RCEP fails the Human Rights TestJoin AFTINET

The RCEP could undermine post-COVID recovery, workers' rights and environment

The  Regional Comprehensive Economic Partnership (RCEP) negotiations began in 2012 between 16 countries: India China, Japan, South Korea, Australia, New Zealand and the 10 ASEAN countries, which represented half the world's population. 

The RCEP text remained secret until after it was signed, but leaked documents during the negotiations showed that the RCEP could have included corporate rights to sue governments, stronger monopolies on medicines that would delay the availability of cheaper generic medicines, restricted regulation of essential services and allow for more temporary workers vulnerable to exploitation, without any protections for workers’ rights or the environment. We linked with similar campaigns in other countries to oppose these damaging proposals. 

Campaign Achievements: India withdraws and some damaging proposals removed 

In November 2019, 15 governments claimed they had completed the text of the deal, but strong community campaigns from Indian civil society forced the Indian government to withdraw, which reduced its claimed benefits for Australia and other countries. Some of the most damaging clauses like corporate rights to sue governments and stronger medicine monopolies  have been removed. The negotiations were  delayed by India's withdrawal and the text was signed and released on November 15, 2020. 

See AFTINET's initial media release about the signing here and an explainer article about the RCEP text here

Learn more about the key issues that arose in the eight years of RCEP:negotiations

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Pakistan prepares to eliminate ISDS from its Bilateral Investment Treaties

April 8, 2021: Pakistan’s Board of Investment has prepared a strategy to withdraw from all inhibiting clauses in the 53 Bilateral Investment Treaties the country has with 48 countries, including Australia.

The major concerns are provisions related to investor-state dispute settlement (ISDS). These shrink the policy space for the government to adopt measures in the public interest.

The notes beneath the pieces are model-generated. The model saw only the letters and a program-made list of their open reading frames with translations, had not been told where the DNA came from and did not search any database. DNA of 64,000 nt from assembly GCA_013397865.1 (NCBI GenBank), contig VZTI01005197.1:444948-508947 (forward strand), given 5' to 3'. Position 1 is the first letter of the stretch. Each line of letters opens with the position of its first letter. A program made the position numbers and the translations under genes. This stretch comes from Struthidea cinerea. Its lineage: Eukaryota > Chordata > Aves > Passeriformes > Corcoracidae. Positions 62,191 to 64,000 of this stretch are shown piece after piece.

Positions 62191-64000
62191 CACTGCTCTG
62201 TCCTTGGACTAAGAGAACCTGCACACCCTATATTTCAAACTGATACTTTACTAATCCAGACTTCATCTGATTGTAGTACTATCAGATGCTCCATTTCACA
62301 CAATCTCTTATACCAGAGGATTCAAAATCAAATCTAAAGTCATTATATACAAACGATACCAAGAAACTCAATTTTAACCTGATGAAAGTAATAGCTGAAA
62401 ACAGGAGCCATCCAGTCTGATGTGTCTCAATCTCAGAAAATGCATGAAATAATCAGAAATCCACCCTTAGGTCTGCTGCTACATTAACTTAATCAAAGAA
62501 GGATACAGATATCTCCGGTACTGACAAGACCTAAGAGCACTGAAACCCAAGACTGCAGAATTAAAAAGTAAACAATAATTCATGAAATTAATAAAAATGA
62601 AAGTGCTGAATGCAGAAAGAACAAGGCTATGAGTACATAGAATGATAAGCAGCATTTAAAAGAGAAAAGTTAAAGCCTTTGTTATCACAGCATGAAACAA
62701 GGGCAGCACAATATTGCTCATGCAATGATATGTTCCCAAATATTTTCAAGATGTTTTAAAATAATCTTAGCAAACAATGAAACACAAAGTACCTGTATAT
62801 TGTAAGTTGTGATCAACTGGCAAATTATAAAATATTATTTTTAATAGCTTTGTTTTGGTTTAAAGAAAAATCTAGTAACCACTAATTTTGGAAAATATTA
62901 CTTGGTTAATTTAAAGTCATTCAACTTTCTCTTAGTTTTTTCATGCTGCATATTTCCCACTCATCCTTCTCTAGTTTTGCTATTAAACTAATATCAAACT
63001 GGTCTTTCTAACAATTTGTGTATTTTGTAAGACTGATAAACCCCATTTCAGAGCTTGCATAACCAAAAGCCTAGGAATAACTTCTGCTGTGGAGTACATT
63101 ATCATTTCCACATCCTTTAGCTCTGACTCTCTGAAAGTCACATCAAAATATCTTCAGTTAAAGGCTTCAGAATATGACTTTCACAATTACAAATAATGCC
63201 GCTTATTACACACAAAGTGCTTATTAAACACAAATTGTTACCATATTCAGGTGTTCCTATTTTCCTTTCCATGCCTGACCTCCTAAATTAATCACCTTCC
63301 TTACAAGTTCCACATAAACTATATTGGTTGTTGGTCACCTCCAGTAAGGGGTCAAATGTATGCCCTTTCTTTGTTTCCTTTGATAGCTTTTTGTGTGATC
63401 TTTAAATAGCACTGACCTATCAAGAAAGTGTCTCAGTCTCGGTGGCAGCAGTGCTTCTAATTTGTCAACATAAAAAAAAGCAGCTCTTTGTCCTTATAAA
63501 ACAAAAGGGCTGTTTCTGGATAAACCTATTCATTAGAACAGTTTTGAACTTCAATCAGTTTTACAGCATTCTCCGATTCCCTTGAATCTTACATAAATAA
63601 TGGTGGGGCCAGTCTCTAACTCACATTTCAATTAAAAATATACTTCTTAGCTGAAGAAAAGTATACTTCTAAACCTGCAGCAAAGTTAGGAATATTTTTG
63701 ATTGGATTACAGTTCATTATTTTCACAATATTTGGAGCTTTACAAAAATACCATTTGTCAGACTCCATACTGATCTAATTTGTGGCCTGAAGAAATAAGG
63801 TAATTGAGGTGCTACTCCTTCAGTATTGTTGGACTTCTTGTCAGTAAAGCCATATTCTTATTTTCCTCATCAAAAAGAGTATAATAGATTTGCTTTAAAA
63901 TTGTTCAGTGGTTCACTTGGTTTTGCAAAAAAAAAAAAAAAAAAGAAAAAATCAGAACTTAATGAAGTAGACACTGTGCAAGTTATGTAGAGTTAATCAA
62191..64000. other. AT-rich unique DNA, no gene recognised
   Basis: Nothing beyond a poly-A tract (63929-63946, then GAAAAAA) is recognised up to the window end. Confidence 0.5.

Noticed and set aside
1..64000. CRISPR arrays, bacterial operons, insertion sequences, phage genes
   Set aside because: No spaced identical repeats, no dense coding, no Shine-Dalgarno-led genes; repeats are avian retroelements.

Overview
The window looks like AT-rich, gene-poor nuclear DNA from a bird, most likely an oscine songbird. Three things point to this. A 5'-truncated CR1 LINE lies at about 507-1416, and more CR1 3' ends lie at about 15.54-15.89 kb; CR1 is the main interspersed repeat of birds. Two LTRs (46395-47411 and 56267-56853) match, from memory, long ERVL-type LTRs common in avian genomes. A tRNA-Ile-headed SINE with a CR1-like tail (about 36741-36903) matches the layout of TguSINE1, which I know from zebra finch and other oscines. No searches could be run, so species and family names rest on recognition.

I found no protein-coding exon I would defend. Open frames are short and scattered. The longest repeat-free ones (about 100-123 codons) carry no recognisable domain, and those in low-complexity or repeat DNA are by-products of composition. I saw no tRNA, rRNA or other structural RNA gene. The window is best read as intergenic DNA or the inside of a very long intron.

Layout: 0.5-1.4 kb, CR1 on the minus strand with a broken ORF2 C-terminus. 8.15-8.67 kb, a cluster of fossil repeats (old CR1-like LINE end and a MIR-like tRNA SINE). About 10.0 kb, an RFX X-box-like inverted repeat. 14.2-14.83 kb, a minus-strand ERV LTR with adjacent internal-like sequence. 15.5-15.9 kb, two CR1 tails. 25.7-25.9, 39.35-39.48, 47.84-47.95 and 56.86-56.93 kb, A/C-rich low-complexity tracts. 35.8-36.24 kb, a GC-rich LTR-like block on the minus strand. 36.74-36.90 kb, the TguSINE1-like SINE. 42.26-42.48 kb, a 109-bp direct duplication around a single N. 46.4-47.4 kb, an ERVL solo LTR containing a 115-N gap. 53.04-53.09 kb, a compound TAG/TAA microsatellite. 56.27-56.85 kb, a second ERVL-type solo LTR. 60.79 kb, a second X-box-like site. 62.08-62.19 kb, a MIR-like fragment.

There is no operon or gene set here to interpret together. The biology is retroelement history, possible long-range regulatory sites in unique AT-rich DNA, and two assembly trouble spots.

COVAX dissected and found wanting on providing vaccines to low income countries

April 7, 2021: A new analysis of the COVAX initiative to deliver COVID-19 vaccines to poor countries uncovers major ethical and governance problems as well as health risks for the target countries. COVAX involves the World Health Organisation, governments, philanthropic initiatives like the Bill and Melinda Gates Foundation and pharmaceutical companies in the purchase of vaccines from the companies to make them available to low-income countries.

Democrats pressure Biden to support WTO rule change for equitable vaccine access as 23 countries demand change for future pandemics

March 31, 2021: The Biden Administration has come under pressure from almost 100 Congressional Democrats to support the suspension of World Trade Organisation rules on intellectual property during the COVID-19 pandemic, and 23 world leaders are now proposing a new international treaty for pandemic preparedness and response.

More talk, No Action – Australia fails to support WTO changes for access to COVID vaccines

March 23, 2021: Australian government failure to support changes to World Trade Organisation monopoly rules on vaccines is negating its announcements about helping low-income countries to vaccinate their populations against COVID-19, according to Dr Deborah Gleeson’s article in The Conversation.

Big Pharma plans price hikes for COVID-19 vaccines

March 22, 2021: With significant problems emerging in global distribution of COVID-19 vaccines, the issue of vaccine prices is now emerging as another major problem for a fair, effective and rapid global vaccination program.

The World Trade Organisation rules give 20-year monopoly patents for medicines, which empowers a few global corporations to determine both supply and price, but these rules were never designed for a global pandemic.

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